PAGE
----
Researchers hope to shine a light on brain aging and dementia with a new epigenetic clock, a critical component in preventing, slowing, or even reversing traits related to aging.
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Brain Aging and Dementia
Our brains age at different rates.
Where chronological age is the number of years we have been alive, our biological age is how old our cells are behaving. These rates of aging often differ.
Throughout our lifetime, DNA methylation and other epigenetic changes effectively switch genes on or off in specific tissues. The risk of developing age-related diseases, such as dementia, increases with age. However, epigenetic changes may result in these conditions affecting relatively young people if their brains biologically age faster.
Dementia describes several progressive neurological disorders that impact behavior, thinking, and memory. While Alzheimer’s is the most common, some people may have a combination of distinct types of dementia.
Many people with dementia may still be undiagnosed, despite rates of diagnosis improving. In the US and UK, roughly 6 million people live with dementia, and experts expect the number to increase in the coming years.
Currently, new drugs can slow down disease progression, but there’s no cure for dementia. Additionally, treatments are more effective if diagnosed early.
DNA Methylation and Brain Aging
There’s a growing interest in finding robust biomarkers of age because of the substantial variations between individuals. A quantitative phenotype may identify an individual’s risk of age-related disease better than chronological age.
Scientists use human DNA methylation as biomarkers of aging to identify differences between biological age and chronological age in health and conditions such as dementia, neurodegeneration, and other brain traits.
Existing DNA methylation clocks are highly reliable within specific tissues, such as blood. But they’re less accurate when used in tissue types not included in training the model, like brain tissue. So far, most models of biological aging have relied on blood or muscle samples. Those clocks might not be accurate when applied to other tissues.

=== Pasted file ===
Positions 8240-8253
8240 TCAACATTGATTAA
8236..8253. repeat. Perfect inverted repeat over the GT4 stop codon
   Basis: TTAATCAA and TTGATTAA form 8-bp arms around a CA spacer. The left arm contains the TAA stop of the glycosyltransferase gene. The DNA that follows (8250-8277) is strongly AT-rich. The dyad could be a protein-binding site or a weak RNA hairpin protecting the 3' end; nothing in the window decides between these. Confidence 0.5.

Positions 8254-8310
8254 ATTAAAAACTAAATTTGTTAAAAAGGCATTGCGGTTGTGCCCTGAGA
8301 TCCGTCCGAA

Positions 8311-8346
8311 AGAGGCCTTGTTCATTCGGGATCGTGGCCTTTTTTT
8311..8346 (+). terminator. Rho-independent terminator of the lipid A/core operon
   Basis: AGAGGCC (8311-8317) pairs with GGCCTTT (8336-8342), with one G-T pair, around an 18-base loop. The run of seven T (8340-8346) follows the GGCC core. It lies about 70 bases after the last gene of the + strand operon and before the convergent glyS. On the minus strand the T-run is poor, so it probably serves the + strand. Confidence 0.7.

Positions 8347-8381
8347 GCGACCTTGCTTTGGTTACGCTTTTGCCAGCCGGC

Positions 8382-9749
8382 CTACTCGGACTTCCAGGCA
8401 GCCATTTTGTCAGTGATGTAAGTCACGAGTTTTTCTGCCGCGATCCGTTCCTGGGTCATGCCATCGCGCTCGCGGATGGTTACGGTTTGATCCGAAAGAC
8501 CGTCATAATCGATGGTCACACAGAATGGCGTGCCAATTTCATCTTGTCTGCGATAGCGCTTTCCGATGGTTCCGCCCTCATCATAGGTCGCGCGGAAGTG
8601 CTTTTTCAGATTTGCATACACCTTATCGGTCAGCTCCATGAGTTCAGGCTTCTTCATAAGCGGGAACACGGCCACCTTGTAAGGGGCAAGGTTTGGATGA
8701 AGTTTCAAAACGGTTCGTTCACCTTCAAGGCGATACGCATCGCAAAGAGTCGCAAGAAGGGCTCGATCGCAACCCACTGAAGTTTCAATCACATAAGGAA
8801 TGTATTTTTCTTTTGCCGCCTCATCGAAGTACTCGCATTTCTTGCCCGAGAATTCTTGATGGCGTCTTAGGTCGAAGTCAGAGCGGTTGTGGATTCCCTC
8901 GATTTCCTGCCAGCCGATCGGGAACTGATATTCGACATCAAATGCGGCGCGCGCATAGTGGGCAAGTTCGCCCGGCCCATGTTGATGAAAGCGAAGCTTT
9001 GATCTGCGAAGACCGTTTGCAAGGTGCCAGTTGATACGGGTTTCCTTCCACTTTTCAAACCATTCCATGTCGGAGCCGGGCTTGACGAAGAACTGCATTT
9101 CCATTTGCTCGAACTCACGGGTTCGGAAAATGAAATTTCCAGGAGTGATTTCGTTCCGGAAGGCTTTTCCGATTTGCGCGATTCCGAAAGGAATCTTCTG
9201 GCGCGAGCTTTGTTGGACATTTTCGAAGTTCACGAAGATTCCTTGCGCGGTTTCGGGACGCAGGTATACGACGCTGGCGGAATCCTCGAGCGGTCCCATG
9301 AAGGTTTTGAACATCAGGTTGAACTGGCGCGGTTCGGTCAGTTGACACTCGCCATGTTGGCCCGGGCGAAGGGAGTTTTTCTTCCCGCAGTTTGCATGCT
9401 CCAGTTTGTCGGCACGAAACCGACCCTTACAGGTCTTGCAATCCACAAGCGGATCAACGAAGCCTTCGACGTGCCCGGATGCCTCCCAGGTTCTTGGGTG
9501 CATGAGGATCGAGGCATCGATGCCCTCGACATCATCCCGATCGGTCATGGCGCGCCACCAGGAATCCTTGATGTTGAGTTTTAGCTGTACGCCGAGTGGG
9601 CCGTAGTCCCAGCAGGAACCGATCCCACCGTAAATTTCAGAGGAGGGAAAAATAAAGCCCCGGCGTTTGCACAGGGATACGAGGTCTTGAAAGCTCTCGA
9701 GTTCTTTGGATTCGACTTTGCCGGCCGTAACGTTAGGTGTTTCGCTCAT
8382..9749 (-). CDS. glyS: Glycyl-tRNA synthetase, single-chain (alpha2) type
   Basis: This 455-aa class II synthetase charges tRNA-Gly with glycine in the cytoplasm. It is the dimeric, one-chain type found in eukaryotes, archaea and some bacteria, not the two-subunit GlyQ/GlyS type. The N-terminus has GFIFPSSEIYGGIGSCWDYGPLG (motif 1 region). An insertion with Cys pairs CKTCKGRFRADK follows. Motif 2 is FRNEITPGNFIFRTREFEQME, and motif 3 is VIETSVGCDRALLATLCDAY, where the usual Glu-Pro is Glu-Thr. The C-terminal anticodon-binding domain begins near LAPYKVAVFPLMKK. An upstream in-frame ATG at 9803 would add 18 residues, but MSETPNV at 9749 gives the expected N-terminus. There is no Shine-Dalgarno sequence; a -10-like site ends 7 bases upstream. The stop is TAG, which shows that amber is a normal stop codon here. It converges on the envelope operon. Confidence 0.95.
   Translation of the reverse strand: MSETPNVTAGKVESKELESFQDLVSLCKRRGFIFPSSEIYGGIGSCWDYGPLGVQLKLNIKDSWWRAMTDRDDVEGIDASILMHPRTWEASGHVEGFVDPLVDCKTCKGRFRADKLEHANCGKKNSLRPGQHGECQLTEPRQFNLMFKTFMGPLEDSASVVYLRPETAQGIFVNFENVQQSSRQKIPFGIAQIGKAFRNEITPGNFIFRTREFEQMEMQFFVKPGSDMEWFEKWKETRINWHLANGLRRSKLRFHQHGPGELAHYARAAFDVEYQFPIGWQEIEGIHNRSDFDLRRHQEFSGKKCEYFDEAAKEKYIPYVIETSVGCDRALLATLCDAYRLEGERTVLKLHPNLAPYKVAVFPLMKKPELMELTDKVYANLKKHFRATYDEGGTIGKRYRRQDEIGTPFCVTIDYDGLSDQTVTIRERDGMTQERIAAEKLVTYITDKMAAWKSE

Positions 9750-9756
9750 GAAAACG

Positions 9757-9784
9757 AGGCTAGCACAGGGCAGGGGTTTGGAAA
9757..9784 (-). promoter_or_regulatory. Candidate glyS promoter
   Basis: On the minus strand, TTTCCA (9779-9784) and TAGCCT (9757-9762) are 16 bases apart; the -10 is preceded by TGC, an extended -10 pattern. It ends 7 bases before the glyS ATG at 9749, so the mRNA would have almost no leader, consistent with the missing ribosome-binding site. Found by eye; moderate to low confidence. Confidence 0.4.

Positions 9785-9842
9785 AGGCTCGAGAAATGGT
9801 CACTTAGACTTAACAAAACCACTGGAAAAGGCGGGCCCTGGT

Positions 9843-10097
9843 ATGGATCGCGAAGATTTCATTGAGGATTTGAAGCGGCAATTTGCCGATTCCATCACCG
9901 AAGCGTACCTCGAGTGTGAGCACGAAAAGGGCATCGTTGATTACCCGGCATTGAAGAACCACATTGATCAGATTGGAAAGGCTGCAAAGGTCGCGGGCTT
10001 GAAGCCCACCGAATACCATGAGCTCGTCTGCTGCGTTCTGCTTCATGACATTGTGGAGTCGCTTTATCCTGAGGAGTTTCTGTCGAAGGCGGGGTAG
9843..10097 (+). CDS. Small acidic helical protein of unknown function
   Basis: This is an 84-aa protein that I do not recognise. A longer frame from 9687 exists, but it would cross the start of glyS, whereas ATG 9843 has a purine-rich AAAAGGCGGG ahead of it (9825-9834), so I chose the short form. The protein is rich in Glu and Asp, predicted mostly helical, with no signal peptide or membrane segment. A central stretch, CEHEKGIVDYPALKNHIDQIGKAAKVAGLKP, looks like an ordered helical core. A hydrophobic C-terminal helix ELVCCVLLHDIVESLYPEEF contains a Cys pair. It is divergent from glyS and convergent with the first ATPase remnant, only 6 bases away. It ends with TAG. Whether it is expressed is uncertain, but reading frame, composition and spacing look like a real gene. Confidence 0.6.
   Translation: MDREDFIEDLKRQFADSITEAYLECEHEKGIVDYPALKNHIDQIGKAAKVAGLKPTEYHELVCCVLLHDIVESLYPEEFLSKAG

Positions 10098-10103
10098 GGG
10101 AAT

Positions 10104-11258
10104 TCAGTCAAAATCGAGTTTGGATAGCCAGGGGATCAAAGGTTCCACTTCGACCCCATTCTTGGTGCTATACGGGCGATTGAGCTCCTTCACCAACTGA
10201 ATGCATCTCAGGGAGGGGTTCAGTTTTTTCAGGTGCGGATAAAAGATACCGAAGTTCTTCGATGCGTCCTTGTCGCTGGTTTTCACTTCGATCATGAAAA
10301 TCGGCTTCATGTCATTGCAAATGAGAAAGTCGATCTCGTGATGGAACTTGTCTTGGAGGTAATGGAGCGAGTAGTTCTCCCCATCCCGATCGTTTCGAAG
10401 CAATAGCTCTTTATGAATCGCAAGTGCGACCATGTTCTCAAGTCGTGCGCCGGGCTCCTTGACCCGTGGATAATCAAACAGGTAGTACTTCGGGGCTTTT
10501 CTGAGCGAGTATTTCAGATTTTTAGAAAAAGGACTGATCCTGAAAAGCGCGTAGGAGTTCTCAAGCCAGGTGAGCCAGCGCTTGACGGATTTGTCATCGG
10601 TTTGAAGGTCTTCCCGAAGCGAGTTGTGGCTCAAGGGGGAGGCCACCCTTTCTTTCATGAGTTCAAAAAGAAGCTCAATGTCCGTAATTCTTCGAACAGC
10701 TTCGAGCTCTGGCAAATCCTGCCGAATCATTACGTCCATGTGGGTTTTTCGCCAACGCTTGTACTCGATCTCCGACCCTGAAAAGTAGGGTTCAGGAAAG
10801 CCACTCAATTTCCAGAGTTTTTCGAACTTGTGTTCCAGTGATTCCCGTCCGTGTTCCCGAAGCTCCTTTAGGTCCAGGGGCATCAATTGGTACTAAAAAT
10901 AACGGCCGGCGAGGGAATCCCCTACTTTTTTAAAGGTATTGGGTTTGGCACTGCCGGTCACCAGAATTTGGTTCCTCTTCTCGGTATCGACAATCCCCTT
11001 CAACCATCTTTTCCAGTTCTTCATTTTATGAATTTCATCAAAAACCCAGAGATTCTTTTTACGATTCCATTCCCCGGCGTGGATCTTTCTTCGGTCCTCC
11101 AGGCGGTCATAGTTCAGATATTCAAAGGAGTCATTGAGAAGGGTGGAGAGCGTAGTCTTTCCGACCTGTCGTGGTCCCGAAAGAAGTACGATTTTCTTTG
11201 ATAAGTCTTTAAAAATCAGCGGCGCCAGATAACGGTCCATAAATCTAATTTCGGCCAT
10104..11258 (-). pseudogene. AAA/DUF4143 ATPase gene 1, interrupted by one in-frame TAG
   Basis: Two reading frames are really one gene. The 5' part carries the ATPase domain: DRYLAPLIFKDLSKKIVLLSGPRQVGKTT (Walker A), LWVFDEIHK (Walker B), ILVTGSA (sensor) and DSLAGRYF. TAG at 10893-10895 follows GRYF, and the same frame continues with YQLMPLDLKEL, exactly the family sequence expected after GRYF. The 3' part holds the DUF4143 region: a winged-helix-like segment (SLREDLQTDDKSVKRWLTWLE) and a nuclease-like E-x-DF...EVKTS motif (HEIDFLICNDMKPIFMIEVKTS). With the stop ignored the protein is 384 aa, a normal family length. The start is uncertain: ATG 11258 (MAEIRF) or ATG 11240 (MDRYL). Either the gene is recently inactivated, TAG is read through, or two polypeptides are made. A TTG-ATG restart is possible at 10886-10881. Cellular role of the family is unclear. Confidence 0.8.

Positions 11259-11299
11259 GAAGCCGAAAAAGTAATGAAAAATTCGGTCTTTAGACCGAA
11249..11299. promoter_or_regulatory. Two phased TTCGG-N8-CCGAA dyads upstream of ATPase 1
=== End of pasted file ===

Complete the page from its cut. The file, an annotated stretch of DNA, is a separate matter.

For this reason, researchers at the University of Exeter created a new epigenetic clock that works optimally in human cortex tissue. This new cortical clock has the potential to identify common traits associated with biological aging in the brain.
New Cortical Clock
Scientists hope the new clock will give clarity on how accelerated aging in the brain relates to certain diseases such as Alzheimer’s disease and other types of dementia.
The new epigenetic clock uses cortex samples, the brain region involved in cognition and implicated in Alzheimer’s. They hope to be able to tell us how quickly our brains age, as well as the likelihood of developing age-related diseases.
The researchers believe it’s vital to use tissues relevant to the mechanism you want to examine when developing epigenetic clock models. Using tissue from the cortex ensures the epigenetic clock is well adjusted to research brain aging and dementia. So far, their epigenetic clock has outperformed all other models in predicting biological age in the human brain.
In their study, the research team examined 1397 cortex samples using a supervised machine learning method. All the tissue samples came from healthy humans between the ages of one to 108. Additionally, scientists verified their model in independent cohorts of over 2000 blood and brain samples collectively.
The study concluded a set of 347 methylation sites could accurately predict brain age. The team also found that earlier links between DNA methylation age and disease traits may be inaccurate.
Another strength of this model is the range of samples. Previous models mostly relied on blood samples from people in mid-life.
While scientists can’t use it in living people to tell how swiftly they’ll age, they can use donated brain tissue to study the factors linked to brain aging and dementia.
To conclude, the cortical clock improves accuracy in predicting brain aging and dementia by using brain tissue. The team is currently analyzing Alzheimer’s disease brain tissue with their model. They hypothesize these samples will age at an accelerated rate. A better understanding of age-related brain disease will improve the chances of developing effective prevention and treatments.
If you’re interested in learning more about epigenetics, research developments, and aging, visit the TruDiagnostic website.
What are your thoughts on the cortical clock? Let us know in the comments section!
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